From the PEN collection of Salil Tripathi

| Updated: July 9, 2021 2:55 pm

Salil Tripathi wrote this poem to mark Shobhaa De’s memoir, “Seventy and to hell with it,” published in 2018. He read it at the Festival of Poetry held by PEN San Miguel, alongside PEN’s Women Writers’ Committee.”

After they told you and warned you again and again

Specifically, generally, contextually and concisely,

What you can’t do and shouldn’t do to avoid the pain

And follow the rules without questioning, precisely;

Don’t use your cell phone on the streets of Parvai in Uttar Pradesh

And don’t make futile small talk on cell phones if you are only a housewife

And don’t watch item number songs on your phone in your TV in Madhya Pradesh

And don’t dance at weddings in Salumbur ever in your life

And don’t go to the bathroom alone if you are born under the star sign of Aries

And don’t be alone with your father if you are born under Capricorn

And don’t try to look like Sharmila Tagore in An Evening in Paris

And don’t go on the Internet and watch evil western blue porn

And don’t eat chow mein in Haryana, keep your hormones in balance

And don’t wear a skirt in Chandigarh, nor a miniskirt in Baraut,

And don’t text a boy from your class and avoid any dalliance

And don’t watch any film which has KanganaRanaut

And don’t go in Bangalore to dance in those pubs

And don’t read textbooks in Mumbai on sex education

And don’t go to parties late nights in suburbs

And don’t exchange addresses with boys you meet on vacation

And don’t go to beaches of Goa wearing a bikini

And don’t dance in Navaratri in Ahmedabad wearing a hipster sari

And don’t wear the sari low, wear a modest dakhni

And don’t do anything that undermines a Bharatiyanari

And don’t do anything that would embarrass your mother

And don’t go dented and painted in Calcutta

And don’t fight back, call your attacker your brother

And don’t intermingle with boys in Etawah

And don’t eat any non-veg food in Bihar

And don’t wear your heels so high

And don’t get in with strangers in a car

And don’t take a ride on a mobike with a guy

And don’t worship at the temple of Shani Shingnapur

And don’t pray at the dargah at Haji Ali

And don’t keep posters of Ranbir Kapoor

And don’t walk at night in a poorly-lit gully

And don’t ever wear those tight jeans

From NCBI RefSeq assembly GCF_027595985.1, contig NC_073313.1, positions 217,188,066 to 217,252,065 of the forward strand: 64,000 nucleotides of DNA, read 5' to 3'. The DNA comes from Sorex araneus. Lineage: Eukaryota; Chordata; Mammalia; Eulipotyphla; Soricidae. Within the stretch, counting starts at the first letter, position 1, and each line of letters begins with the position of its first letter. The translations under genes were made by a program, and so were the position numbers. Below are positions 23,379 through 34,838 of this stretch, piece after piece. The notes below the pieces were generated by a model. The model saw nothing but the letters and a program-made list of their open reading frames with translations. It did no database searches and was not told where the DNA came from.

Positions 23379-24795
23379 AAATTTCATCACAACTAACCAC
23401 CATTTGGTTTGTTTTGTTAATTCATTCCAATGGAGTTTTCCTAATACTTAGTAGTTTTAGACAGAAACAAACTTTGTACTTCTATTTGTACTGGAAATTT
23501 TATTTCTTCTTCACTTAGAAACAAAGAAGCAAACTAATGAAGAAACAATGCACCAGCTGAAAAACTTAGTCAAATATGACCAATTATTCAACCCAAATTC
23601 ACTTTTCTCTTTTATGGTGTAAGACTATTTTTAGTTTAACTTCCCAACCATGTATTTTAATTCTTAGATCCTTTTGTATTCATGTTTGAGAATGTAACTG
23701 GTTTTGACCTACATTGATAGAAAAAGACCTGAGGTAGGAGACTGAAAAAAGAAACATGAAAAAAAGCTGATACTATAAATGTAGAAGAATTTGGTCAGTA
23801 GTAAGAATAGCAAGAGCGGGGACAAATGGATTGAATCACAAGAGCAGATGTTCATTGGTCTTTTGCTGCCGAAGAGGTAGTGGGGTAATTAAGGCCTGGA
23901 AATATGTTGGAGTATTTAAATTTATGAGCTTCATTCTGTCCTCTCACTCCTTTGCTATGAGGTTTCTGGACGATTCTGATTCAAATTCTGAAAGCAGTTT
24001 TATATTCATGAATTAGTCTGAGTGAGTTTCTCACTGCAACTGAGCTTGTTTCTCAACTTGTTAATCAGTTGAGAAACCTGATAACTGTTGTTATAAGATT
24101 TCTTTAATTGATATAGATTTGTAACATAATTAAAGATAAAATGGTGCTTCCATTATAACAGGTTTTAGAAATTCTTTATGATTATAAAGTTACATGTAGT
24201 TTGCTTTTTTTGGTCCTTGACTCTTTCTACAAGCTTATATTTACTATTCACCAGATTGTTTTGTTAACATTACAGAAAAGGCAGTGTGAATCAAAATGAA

And don’t wear those short-short shorts

And don’t talk to boys in canteens

And don’t take part in any sports

And don’t wear any lipstick

And don’t see Lipstick Under My Burkha

And don’t try to play any tricks

And don’t ever cross the Lakshman-Rekha

And don’t live in cities and don’t see ads for condoms and don’t dance in public and don’t talk to strangers and don’t ignore your husband and and don’t go out with men who are not related to you and don’t be at inappropriate places and don’t insist on living with your husband if he is a Muslim and you have become a Muslim but you were not born a Muslim and don’t don’tdon’t ever ride in a public bus at night and don’t take an auto with three men and don’t stay out after eight and don’t drive and don’t drink and don’t drink and drive and don’t drive and drink

And don’t loiter

Don’t

Don’t

Don’t

Because boys will be boys.

*

So you do what you do what you want to do when you want to do because you want to –

Design the rocket that pierces the sky one day, like Ritu, Anuradha, and Nandini did;

And draft the declaration that proclaims rights for all, like Eleanor and Hansa did;

And defend those seeking asylum in courts, like Amrit did;

And heal the sick and the wounded in camps, like Florence did;

And sing the songs of lions, heard long after the hunters have gone, like Karthikadid;

And march for the right to vote, like Mary and Emmeline did;

And unite the women, like Susan and Ela did;

and afflict the comfortable and comfort the afflicted, like Arundhati did;

and go on a fast to shame an army that kills, like Iromdid;

and halt a dam that displaces thousands, like Medhadid;

and speak when you want –

out of turn

and let fires burn

in your tone

and you’re not alone

sometimes loud,

silencing a crowd

in your face

yet full of grace

and you rethink the epic, as Irawatidid;

and you show that Kali can kill and Draupadi can strip and Sita can sit on a stranger’s lap, as Meena did;

and you imagine when the girls are coming out of the woods, like Tishanidid;

and you sit where you want

in the bus in your town, like Rosa did;

and you shame the men who conform

to wrong, outdated norms, like Draupadi did;

and you cross that line

and you disappear into the ground, like Sita did;

and you dance with the skulls

of evil and the unjust, like Kali did;

and you insist on what is right and defy Creon,

to bury your brother, the hero, like Antigone did;

and you ring the bells of justice, like Shah Bano did, like Mary did;

and you rally round the troops, like Hazrat Mahal did;

and you follow the path of love, like Mirabaidid;

and you discover the meaning of life, like KisaGotamidid;

and you learn and write and give, like Jahanaradid;

and you offer warmth and kindness, like Shabari did, like Ambapalidid;

and you do what you do not because you are a sister mother daughter wife lover

but because you are

because you are who you are

You.

And so this is for you. 

Who better to comprehend the Vibes Of India (VoI) than Salil Tripathi. 

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